How Great Leaders Think
By Lee Bolman and Terrence Deal
(Jossey-Bass, 228 pages, $36)
Ron Johnson came to J.C. Penney as chief executive officer in 2011 after great successes at both Target and Apple, but flopped when he tried to create a trendier version of the traditional department store. Two decades earlier, Lou Gerstner was hired as CEO of IBM, even though he lacked any experience in that industry, but succeeded marvellously.
Lee Bolman, a leadership professor at the University of Missouri, and consultant Terrence Deal argue that Mr. Johnson was essentially clueless at J.C. Penney. Like Bob Nardelli, who became a dud when shifting from GE's executive suite to Home Depot's top spot, he had a tin ear, turning off his customers and employees, and despite previous brilliance seemed to lack common sense. Both failed to make sense of the world around them, while Mr. Gerstner developed a superb understanding of what IBM needed.
Prof. Bolman and Mr. Deal say the executives' failure showed the importance of frames – the set of beliefs and assumptions that you carry in your head to help you understand and negotiate some part of your world. A good frame helps you to figure out what is happening and what options to pick. Framing involves matching mental maps to situations. That will mean, at times, reframing – adjusting your thinking to a new situation. J.C. Penney was not Target or Apple. Home Depot was not GE. But those two CEOs, for all their previous brilliance, or because of it, didn't reframe properly, whereas Mr. Gerstner did.
Framing and reframing can sound abstract. But in How Great Leaders Think, the two authors offer some clarity, presenting four frames of leadership to consider:
This is the organization as factory, with the leader as analyst and chief engineer. It focuses on rationally creating structure, including policies, goals, technology, co-ordination, and formal roles for individuals. The organization chart is central, outlining the social architecture the leader envisages. Great structural leaders insist on clear goals. They focus on detail and implementation. Problems arise when the structure doesn't line up with current circumstances.
2. Human resources
This is the organization as family. It flows from psychology, with the leader as servant and catalyst in an organization that is like an extended clan. The leader must be sensitive to the needs, feelings, prejudices, skills, and limitations of the individuals around him. Effective human resource leaders communicate a strong belief in people. They're visible and accessible – and empower others. "From a human resources view, the key challenge is achieving alignment between organizations and individuals – finding ways for people to get the job done while feeling good about themselves and their work," the authors state.
The organization can be a jungle – with combat a constant feature – and leaders must be skilled warriors, advocates and negotiators. Conflict is inevitable because of the differences between people and their quest for scarce resources. Leaders must be politicians, clarifying what people want and what they can get. They must be sensitive to the distribution of power and interests, building links to key stakeholders, "They persuade first, negotiate second, and coerce only if necessary," the authors advise. Two basic approaches usually bubble up when conflict arises: warrior or peacemaker. Organizations need both.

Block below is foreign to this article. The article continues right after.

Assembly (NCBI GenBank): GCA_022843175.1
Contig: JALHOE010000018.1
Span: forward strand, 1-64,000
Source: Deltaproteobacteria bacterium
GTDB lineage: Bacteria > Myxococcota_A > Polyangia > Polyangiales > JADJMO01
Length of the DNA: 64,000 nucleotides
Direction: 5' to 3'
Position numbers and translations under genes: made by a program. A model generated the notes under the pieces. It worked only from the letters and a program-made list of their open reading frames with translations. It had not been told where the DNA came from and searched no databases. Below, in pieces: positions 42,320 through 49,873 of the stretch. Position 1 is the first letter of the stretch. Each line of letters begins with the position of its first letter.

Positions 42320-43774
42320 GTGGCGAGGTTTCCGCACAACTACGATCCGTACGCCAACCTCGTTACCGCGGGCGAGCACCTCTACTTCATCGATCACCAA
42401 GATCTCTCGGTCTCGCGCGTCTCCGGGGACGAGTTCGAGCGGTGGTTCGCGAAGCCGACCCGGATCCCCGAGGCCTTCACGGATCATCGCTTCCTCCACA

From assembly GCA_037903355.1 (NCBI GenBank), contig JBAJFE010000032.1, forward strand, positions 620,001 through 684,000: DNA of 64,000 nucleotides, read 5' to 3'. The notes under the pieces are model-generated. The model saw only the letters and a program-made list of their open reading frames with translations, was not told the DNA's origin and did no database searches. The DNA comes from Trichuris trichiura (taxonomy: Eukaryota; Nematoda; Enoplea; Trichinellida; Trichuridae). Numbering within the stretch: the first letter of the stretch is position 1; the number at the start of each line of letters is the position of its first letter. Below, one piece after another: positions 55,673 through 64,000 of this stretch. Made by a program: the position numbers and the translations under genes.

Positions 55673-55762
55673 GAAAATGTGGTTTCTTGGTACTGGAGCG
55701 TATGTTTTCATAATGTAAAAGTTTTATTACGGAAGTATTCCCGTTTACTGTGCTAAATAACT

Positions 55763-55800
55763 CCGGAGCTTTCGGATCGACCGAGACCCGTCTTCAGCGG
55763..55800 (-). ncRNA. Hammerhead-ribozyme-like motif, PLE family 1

The fourth frame treats the organization like a temple or carnival, with culture, symbols, myths and spirit the focus. Leaders become magicians, prophets and poets, with rationality taking a bit of a back seat. They lead by example, using symbols to unite and inspire followers. Storytelling is crucial. The leaders develop rituals and ceremonies to bring the tribe together, and respect and use history, something that Mr. Gerstner did but Mr. Johnson and Mr. Nardelli did not. "Problems arise when actors play their parts badly, symbols lose their meaning, or ceremonies and rituals lose their potency," the authors warn.
All four frames reflect different but important facets of the corporation. You might apply a structural, human resources, political, or symbolic lens to figure out a course of action – or simultaneously involve all four. Some frames are naturally more appealing to you while others will be challenging. But applying all four makes you a more versatile leader.
"The evidence is clear that the ability to use multiple frames is associated with greater effectiveness for managers and leaders. Like Lou Gerstner, successful leaders reframe, consciously or intuitively, until they understand the situation at hand. They use multiple perspectives to develop a diagnosis of what's really going on and what course of action might set things right. They transform puzzlement into a comprehensive view of complex situations," the authors write.
The book is about the mind, as much as specific actions, so at times it can be a little difficult to assimilate. But mostly the authors overcome that difficulty by weaving through the book some wonderful stories about leaders to illustrate the ideas they are extolling.
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Harvey Schachter is a Battersea, Ont.-based writer specializing in management issues. He writes Monday Morning Manager and management book reviews for the print edition of Report on Business and an online work-life column, Balance. E-mail Harvey Schachter